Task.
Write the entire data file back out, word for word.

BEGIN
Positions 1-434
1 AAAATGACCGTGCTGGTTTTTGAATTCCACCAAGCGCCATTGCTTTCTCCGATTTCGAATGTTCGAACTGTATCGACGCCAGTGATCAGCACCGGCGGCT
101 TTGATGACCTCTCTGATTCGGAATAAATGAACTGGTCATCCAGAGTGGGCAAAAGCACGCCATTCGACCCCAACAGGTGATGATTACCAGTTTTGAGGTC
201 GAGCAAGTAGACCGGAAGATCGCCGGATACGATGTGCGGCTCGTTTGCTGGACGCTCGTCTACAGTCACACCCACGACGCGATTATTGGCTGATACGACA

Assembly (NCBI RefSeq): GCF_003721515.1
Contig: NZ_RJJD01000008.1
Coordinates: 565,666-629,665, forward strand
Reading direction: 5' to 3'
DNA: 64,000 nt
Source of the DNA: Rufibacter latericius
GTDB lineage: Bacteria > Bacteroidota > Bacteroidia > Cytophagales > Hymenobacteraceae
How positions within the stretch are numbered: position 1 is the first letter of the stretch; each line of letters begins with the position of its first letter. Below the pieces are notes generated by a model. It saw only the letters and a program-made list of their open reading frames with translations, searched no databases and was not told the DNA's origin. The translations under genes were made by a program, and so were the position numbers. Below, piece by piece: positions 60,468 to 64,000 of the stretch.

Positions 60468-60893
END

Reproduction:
Positions 1-434
1 AAAATGACCGTGCTGGTTTTTGAATTCCACCAAGCGCCATTGCTTTCTCCGATTTCGAATGTTCGAACTGTATCGACGCCAGTGATCAGCACCGGCGGCT
101 TTGATGACCTCTCTGATTCGGAATAAATGAACTGGTCATCCAGAGTGGGCAAAAGCACGCCATTCGACCCCAACAGGTGATGATTACCAGTTTTGAGGTC
201 GAGCAAGTAGACCGGAAGATCGCCGGATACGATGTGCGGCTCGTTTGCTGGACGCTCGTCTACAGTCACACCCACGACGCGATTATTGGCTGATACGACA

Assembly (NCBI RefSeq): GCF_003721515.1
Contig: NZ_RJJD01000008.1
Coordinates: 565,666-629,665, forward strand
Reading direction: 5' to 3'
DNA: 64,000 nt
Source of the DNA: Rufibacter latericius
GTDB lineage: Bacteria > Bacteroidota > Bacteroidia > Cytophagales > Hymenobacteraceae
How positions within the stretch are numbered: position 1 is the first letter of the stretch; each line of letters begins with the position of its first letter. Below the pieces are notes generated by a model. It saw only the letters and a program-made list of their open reading frames with translations, searched no databases and was not told the DNA's origin. The translations under genes were made by a program, and so were the position numbers. Below, piece by piece: positions 60,468 to 64,000 of the stretch.

Positions 60468-60893